“If someone accustomed to the first Macintosh in 1984 got into a time machine, traveled to 2012, and tried to work on a MacBook Air running Mountain Lion, that person would have a surprisingly short learning curve. Sure, the desktop is colorful, dimensional, and there are loads of unfamiliar features, at first glance. But the fundamentals of the point and click interface that Apple pioneered then are still very much still in place, and learning to use more than one app at a time will come soon enough,” Gene Steinberg writes for Tech Night Owl. “Contrast that to the layout in Windows 8, where Metro, on the surface at least, disposes of all the conventions that Windows users have grown accustomed to over the years, conventions that, as you realize, were largely ‘borrowed’ from the Mac.”

“Now I understand the desire to make things better. But what Microsoft has done may be close to building a car without a steering wheel, or brake and accelerator pedal. Sure, you can click, or touch the interface to prowl beneath Metro to see a slimmed down Windows-style interface, but all that does is make for a bi-polar experience, where you can become lost real quickly,” Steinberg writes. “It doesn’t mean that the traditional graphical user interface that has been tried and tested all these years is necessarily perfect. I’m sure many of you can build a large list of how OS X needs to change to improve usability, particularly for tens of millions of customers who discovered Apple by way of the iPhone and iPad. Certainly navigating the file system intimidates many. And it doesn’t mean there aren’t more elements of the iOS that can be integrated into OS X without throwing out the baby with the bathwater.”

Steinberg writes, “But Apple understands that jarring changes with little or no discernible benefits can just confuse customers. They got justifiably attacked when making changes to the default scroll bar and scrolling behavior in Lion, which is carried over unchanged in Mountain Lion. But they also made it possible to open System Preferences and turn things back. Despite all the iOS elements that made their way into 10.8, it’s still a Mac OS, and, based on what Tim Cook has said in a very emphatic way, it isn’t going to be thrown away in place of a desktop version of iOS.”

Read more in the full article here.

MacDailyNews Take: Apple, in contrast to Microsoft, has the right idea.

What we wrote ten seconds after we first heard about Microsoft’s plans for Windows 8 works just as well today as it did over a year ago, if not better:

Our initial impression is that Microsoft, in trying to cram everything into Windows 8 in an attempt to be all things to all devices, will end up with an OS that’s a jack of all trades and a master of none (which, after all, ought to be Microsoft’s company motto).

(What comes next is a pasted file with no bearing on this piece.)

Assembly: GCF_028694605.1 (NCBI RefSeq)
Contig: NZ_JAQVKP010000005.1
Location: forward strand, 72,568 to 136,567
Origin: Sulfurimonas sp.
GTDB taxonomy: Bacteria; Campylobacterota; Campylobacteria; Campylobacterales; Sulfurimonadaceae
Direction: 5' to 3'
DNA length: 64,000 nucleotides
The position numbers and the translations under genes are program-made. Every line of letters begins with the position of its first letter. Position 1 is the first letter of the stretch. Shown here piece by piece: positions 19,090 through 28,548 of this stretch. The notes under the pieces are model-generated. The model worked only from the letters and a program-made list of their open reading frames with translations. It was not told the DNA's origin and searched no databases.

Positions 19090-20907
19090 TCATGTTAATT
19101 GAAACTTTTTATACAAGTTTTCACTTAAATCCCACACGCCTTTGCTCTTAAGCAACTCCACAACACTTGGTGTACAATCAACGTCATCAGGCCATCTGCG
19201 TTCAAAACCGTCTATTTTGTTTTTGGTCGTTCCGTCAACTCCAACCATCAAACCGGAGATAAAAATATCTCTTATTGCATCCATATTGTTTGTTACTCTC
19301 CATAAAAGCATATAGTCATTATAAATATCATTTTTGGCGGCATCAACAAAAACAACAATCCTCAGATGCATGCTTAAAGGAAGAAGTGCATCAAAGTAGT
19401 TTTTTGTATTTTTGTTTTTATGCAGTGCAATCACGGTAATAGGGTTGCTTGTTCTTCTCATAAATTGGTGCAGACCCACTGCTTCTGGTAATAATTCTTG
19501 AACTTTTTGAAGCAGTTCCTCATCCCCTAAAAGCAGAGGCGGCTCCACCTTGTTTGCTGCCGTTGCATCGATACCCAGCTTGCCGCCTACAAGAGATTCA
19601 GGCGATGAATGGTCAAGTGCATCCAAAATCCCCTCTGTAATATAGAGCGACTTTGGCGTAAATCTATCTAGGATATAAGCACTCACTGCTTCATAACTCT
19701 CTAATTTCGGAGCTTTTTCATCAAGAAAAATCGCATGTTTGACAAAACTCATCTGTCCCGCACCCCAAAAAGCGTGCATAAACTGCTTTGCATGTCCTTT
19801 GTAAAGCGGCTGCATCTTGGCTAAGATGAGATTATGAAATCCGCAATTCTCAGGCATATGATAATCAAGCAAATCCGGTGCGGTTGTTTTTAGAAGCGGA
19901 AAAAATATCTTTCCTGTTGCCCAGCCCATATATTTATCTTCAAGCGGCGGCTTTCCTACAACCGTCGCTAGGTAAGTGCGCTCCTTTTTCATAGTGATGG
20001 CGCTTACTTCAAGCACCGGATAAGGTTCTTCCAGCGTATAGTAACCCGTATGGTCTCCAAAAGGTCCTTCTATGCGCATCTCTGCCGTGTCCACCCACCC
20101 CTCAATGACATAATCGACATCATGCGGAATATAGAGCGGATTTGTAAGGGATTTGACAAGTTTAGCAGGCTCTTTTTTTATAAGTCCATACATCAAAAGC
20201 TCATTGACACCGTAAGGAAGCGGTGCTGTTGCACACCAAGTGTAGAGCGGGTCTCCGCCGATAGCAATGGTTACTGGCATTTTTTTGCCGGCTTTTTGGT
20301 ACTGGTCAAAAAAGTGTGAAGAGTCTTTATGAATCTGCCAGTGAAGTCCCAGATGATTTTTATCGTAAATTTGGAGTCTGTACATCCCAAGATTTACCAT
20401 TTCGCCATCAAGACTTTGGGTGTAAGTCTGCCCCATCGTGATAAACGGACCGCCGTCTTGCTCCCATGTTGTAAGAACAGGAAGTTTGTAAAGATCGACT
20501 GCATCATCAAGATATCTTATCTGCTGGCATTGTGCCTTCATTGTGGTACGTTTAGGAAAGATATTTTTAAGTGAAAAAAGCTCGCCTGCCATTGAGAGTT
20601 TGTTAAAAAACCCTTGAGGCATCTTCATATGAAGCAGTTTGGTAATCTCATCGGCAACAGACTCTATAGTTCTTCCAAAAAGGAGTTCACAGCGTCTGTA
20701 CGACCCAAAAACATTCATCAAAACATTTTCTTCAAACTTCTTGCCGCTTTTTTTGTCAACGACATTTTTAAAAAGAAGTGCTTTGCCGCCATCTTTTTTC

By the time this hybrid spawn of Windows Phone ’07 + Windows 7ista actually ships, one can only dream where Apple’s iOS and Mac OS X will be! For Microsoft, it’ll be more like a nightmare. Perhaps Microsoft will someday put some scare into Google’s Android/Chrome OS, but only time – and a lot of it when measured in tech time – will tell. We simply do not see the world clamoring for the UI of an iPod also-ran now ported to an iPhone wannabe that nobody’s buying to be blown up onto a PC display.

From what we’ve seen so far, Windows 8 strikes us as an unsavory combination of Windows Weight plus Windows Wait.

Not to mention that probably no one on earth knows how much or what kinds of residual legacy spaghetti code roils underneath it all (shudder). Is Microsoft giving up on backwards compatibility? If so, people might as well get the Mac they always wanted. If not, then Microsoft’s unwilling to do what it takes to really attempt to keep up with the likes of Apple or even Apple’s followers. No matter what, if Microsoft’s going to ask Windows sufferers to “learn a whole new computer” (and that’s exactly how they’ll look at it, regardless of how Microsoft pitches it), millions will simply say, “Time to get a Mac to match my iPod, iPhone, and iPad!”

As if they needed it: More good news for Apple.

Related articles:
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Microsoft’s downfall: Inside the executive e-mails and cannibalistic culture that fueled Microsoft’s lost decade – July 7, 2012
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Fox News: Copier Microsoft is doomed to fail with Surface tablet – June 19, 2012
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Microsoft’s Suicide, er… ‘Surface’ – June 19, 2012
ZDNet Sr. Tech Editor Perlow: Microsoft’s Surface has catastrophe written all over it – June 19, 2012
Microsoft previews own ‘Surface’ tablet – June 18, 2012
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ZDNet’s Kingsley-Hughes: Microsoft’s Windows 8 is an awful, horrible, painful design disaster – June 8, 2012
Analyst meets with big computer maker, finds ‘general lack of enthusiasm’ for Windows 8 – June 8, 2012
Dvorak: Windows 8 an unmitigated disaster; unusable and annoying; it makes your teeth itch – June 3, 2012
The Guardian: Microsoft’s Windows 8 is confusing as hell; an appalling user experience – March 5, 2012
More good news for Apple: Microsoft previews Windows 8 (with video) – June 1, 2011